Trend of the monthghost ridin’ da whip (or bike)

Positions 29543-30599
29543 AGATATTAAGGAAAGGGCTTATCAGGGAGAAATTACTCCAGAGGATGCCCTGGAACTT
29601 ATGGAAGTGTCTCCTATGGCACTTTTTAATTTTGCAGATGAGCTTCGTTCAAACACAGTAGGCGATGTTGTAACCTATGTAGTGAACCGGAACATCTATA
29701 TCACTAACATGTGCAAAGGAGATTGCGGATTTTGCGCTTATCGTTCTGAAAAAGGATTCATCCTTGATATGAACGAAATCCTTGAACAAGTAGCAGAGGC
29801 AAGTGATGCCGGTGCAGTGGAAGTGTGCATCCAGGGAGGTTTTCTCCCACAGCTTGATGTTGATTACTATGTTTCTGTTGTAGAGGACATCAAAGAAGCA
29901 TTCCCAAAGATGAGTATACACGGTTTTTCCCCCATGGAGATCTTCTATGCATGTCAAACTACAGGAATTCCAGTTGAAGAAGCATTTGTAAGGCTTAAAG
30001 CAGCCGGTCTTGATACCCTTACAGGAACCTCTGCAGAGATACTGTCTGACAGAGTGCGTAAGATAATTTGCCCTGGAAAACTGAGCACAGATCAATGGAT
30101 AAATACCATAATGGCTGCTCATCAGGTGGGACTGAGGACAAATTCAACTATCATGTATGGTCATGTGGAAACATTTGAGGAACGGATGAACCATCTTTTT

“Ghost riding was invented by the gods and is performed by their loyal servants.” This statement was provided by a famed ghost rider, on the condition of anonymity. Ghost riding has existed ever since cavemen invented the wheel, and not much has changed since then. The main component of ghost riding is to keep an object (for example, a car, bike, or lawnmower) moving while not steering. Ghost riding was popularized in Oakland, California’s Bay Area, and is the centerpiece of a movement known as “hyphy,” which was originated by Bay Area hip-hop artists in the 1990’s. The hyphy movement consists of high energy attitudes combined with drugs, bass-filled music, and car tricks such as ghost riding. The purpose of the hyphy movement is for people to have a fun time by acting as crazy as possible. This movement has traveled across the globe thanks to websites like, where one can find videos of people ghost riding anything that can be ridden. Thanks to this exposure, ghost riding has reached new levels of popularity. The world record for the longest ghost ride is held by Daniel Baumgartel, who set his record July 16, 2006. Daniel rented a motor home and took it to a straight stretch of Interstate 90 in Butte, Montana that features a slight decline and ghost rode it for 55 miles. For most aspiring ghost riders, the first step is to find a long, flat surface to ghost ride on, preferably an empty parking lot of some kind. Step two is to get the car moving at around five miles an hour, when it is safe to ghost ride. Any faster, and it can become dangerous, and any slower will dampen the experience more than a morning dew on a blade of grass. When the car is at the desired speed, ghost riders agree that it is essential to put the car in neutral to eliminate the chance of it speeding away. Once the car is in neutral, the driver and all passengers secure of their masculinity (or femininity, I suppose) are free to get out of the car and show off their moves. This is the part where creativity can make or break the experience. Many beginners say that it might be the most fun to just run around the car and do some dances such as moving arms like a hawk, doing an Irish jig, etc. The possibilities are endless! For the more experienced ghost riders, a choreographed dance of some sort might be in order. After the fun comes the most important and difficult part of ghost riding: getting back into the car. The difficulty of this is getting back into the car BEFORE it stops. If this cannot be accomplished, then the whole ghost riding experience is considered a failure by experts. When everyone is in the car, the driver can then put the car back into drive and leave the scene happily and safely. That is ghost riding in its purest form. “If accomplished correctly, one might feel feelings never felt before, or one might forget all the things wrong in with the world; famine, war death, and, for one moment, have complete peace,” an anonymous ghost rider said. “This is the magic of ghost riding.” P.S. – For the greatest ghost riding experience, one must play the E-40 song entitled, “Tell Me When to Go.” WEB exclusive: Ghost ridin’ testimonial [Editor’s note: Your faithful WEB staff went to work one morning to find a crumpled up sheet of paper lying near the door. It was a riveting description of an anonymous person’s ghost ridin’ experience. The entire text appears below.] It was a Tuesday night and I was sitting around with the boys watching videos on the computer. All of sudden, we came across something that changed my life forever. Taking over the screen was a video of teenagers ghost ridin’ the whip. As I watched them spin heroically around their cars, I wanted nothing more than to put my stunna shades on and gas, break, dip. I didn’t realize at the time that I wasn’t quite ready to take the plunge into the world of true athletes. About four of us made our way to the empty parking lot where one car waited eagerly for what was to come. Excitedly, we got into the car and turned up the music, letting the words “ghost ride… ghost ride…” soar through our bodies. We concentrated all of our energy on the feat we were about to attempt. I was in the passenger seat, and since I had claimed shotgun, I knew I had to perform something crazy. The car began to pick up speed, and, under my breath, I let out a little yelp of anticipation. The big moment finally arrived as we chanted “ONE, TWO, THREE” and threw open our car doors. I glanced down and hesitated. The car seemed to be moving awfully fast. But as the thought crossed my mind, I was immediately ashamed by my cowardance. Taking a deep breath, I pushed my fears aside, and flung myself out of the car. Instead of landing on my feet, I landed on the ground and rolled around. I stood up briskly. As I rubbed myself off, I looked around confused. No one else was anywhere in sight. I squinted my eyes and saw the car coming back toward me with all of my friends still in it. “The car was going too fast so we didn’t get out,” they called at me. With some resignation, I got back into the car. I sat there for a few seconds thinking disappointedly about my shortcomings. I then realized how ignorant I had been. To be a true athlete, I had to learn to utilize more than just my guts. Ghost ridin’ was about using the body AND the mind. Armed with this knowledge, I felt sure I was ready for any future adventures ghost ridin’ would have in store for me.